{ id: 'b', qty: 1, price: 6 }] }).total)
// 11

// 3 items - cheapest item discounted
console.log(discountEvery3rdItem({
    shipping: 0,
    items: [{ id: 'a', qty: 3, price: 5 }] }).total)
// 11
console.log(discountEvery3rdItem({ shipping: 0, items: [
    { id: 'a', qty: 1, price: 5 },
    { id: 'b', qty: 1, price: 5 },
    { id: 'c', qty: 1, price: 6 }] }).total)
// 12
console.log(discountEvery3rdItem({ shipping: 0, items: [
    { id: 'a', qty: 2, price: 5 },
    { id: 'c', qty: 1, price: 6 }] }).total)
// 12

// 6 items - 2 cheapest items discounted
console.log(discountEvery3rdItem({
    shipping: 0,
    items: [{ id: 'a', qty: 6, price: 5 }] }).total)
// 22
console.log(discountEvery3rdItem({ shipping: 0, items: [
    { id: 'a', qty: 1, price: 5 },
    { id: 'b', qty: 2, price: 5 },
    { id: 'c', qty: 3, price: 4 }] }))
// 21

Potentially, your promo calculations could be based on your own systems, even use the database or call 3rd-party API to know applied promotions and total costs. Simply write cart calculation adapter to the library interfaces (similar to discountEvery3rdItem) - after this you will be able to calculate costs for invoices, refunds and cancellations.

Let's create an order with promotion applied, the cheapest item discounted, and we have 1€ total costs for that item:

const theOrder = discountEvery3rdItem({ shipping: 0, items: [
    { id: 'a', qty: 1, price: 4 },
    { id: 'b', qty: 1, price: 5 },
    { id: 'c', qty: 1, price: 6 }] })
console.log(theOrder)

// prepare order object for sales calculations
theOrder.invoiced = []
theOrder.refunded = []
theOrder.canceled = []

We have 3€ discount on item a in this order. We can see how totals are calculated for this order and for each item separately:

  • Order items:
    • item a: quantity 1, total price 1€ (item price 4€)
    • item b: quantity 1, total price 5€ (item price 5€)
    • item c: quantity 1, total price 6€ (item price 6€)
  • Order shipping amount: 0€
  • Order total amount: 12€

How should we calculate if we cancel item b? In this case, promotion would not be applicable anymore. So, we can keep the fee for promotion cancellation and cancel only 2€ (5€ - 3€). First, we request the "cancellation cart" from the library:

const cartForCancelation = order.total(theOrder)
    .cancel({ shipping: 0,
        items: [{ id: 'b', qty: 1, price: 5 }] })
console.log(cartForCancelation)

Here library gives you cart items (and shipping) for your cart calculations. As mentioned above, you can use the database or call 3rd-party API, async functions, etc. When you calculate all totals for the given cart - proceed by calling total, pass the totals you have calculated. Let's see, if we use our discountEvery3rdItem here:

// your calculations here - could be async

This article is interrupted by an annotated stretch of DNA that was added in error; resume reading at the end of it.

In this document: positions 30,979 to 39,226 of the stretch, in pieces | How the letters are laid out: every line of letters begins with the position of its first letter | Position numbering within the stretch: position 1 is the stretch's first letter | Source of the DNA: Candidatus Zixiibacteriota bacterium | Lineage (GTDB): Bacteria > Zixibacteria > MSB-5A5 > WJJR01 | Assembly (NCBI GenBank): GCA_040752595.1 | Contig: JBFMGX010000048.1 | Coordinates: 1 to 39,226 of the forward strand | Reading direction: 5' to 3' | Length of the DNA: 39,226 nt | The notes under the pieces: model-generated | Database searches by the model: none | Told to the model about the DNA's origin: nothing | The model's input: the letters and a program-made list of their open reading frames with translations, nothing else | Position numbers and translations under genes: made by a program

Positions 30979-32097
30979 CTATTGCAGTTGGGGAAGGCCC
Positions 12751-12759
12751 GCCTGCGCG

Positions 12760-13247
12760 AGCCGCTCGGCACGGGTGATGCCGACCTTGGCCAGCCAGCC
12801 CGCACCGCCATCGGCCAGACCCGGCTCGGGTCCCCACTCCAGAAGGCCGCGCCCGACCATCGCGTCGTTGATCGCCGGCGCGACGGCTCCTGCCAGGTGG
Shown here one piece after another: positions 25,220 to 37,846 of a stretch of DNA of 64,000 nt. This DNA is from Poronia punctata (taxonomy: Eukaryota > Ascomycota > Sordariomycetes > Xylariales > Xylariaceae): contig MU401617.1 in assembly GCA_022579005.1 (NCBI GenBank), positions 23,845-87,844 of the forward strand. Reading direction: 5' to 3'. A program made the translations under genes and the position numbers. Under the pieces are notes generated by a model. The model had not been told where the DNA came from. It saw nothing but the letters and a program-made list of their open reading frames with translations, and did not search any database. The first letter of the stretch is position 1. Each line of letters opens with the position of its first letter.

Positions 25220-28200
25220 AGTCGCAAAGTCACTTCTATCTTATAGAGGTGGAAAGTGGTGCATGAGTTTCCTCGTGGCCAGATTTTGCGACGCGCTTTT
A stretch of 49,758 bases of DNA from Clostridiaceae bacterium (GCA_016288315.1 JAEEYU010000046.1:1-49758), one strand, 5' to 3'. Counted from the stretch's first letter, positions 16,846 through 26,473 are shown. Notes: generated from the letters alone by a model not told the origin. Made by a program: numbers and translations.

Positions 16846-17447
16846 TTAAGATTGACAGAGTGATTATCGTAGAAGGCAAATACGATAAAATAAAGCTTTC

const cartForCancelationWithTotals =
    discountEvery3rdItem(cartForCancelation)
// end of your calculations, proceed with the library
const cancelDocument = cartForCancelation
    .total(cartForCancelationWithTotals)
console.log(cancelDocument)
theOrder.canceled.push(cancelDocument)

Here we have our cancel document calculated:

  • Cancellation total amount: 2€
  • Canceled shipping amount: 0€
  • Canceled items:
    • item b: quantity 1, total price 5€ (item price 5€)

Here we can see the difference. Even the cancellation amount for the item is 5€, the cancel document has total amount 2€. You can inform the customer, that this happened because of the fee for promotion cancellation.

Now the same way let's invoice items a and c - request "invoice cart" from the library, use discountEvery3rdItem to calculate totals for the "invoice cart" and then proceed by calling total to receive the invoice document:

const cartForInvoice = order.total(theOrder)
    .invoice({ shipping: 0, items: [
        { id: 'a', qty: 1, price: 4 },
        { id: 'c', qty: 1, price: 6 }] })
// your calculations here - could be async
const cartForInvoiceWithTotals = discountEvery3rdItem(cartForInvoice)
// end of your calculations, proceed with the library
const invoiceDocument = cartForInvoice.total(cartForInvoiceWithTotals)
console.log(invoiceDocument)

Here we have our invoice document calculated:

  • Invoice total amount: 10€
  • Invoiced shipping amount: 0€
  • Invoiced items:
    • item a: quantity 1, total price 1€ (item price 4€)
    • item c: quantity 1, total price 6€ (item price 6€)

Again, we can see this difference here. Even we invoiced only 1€ for item a, we have invoice total amount of 10€, because it includes the fee. You can inform customer, that this happened because of promotion cancellation.

The same will happen when you refund invoiced items. For more use-cases you can read at business scenarios. For more details read other parts of the documentation. For visual diagrams and calculation formulas you can check Order model

Order model

Sales API

For all documented functions you can also check the unit-tests to see the usage examples (100% coverage). All interfaces are extendable in functions, so you can use more specific types in your applications.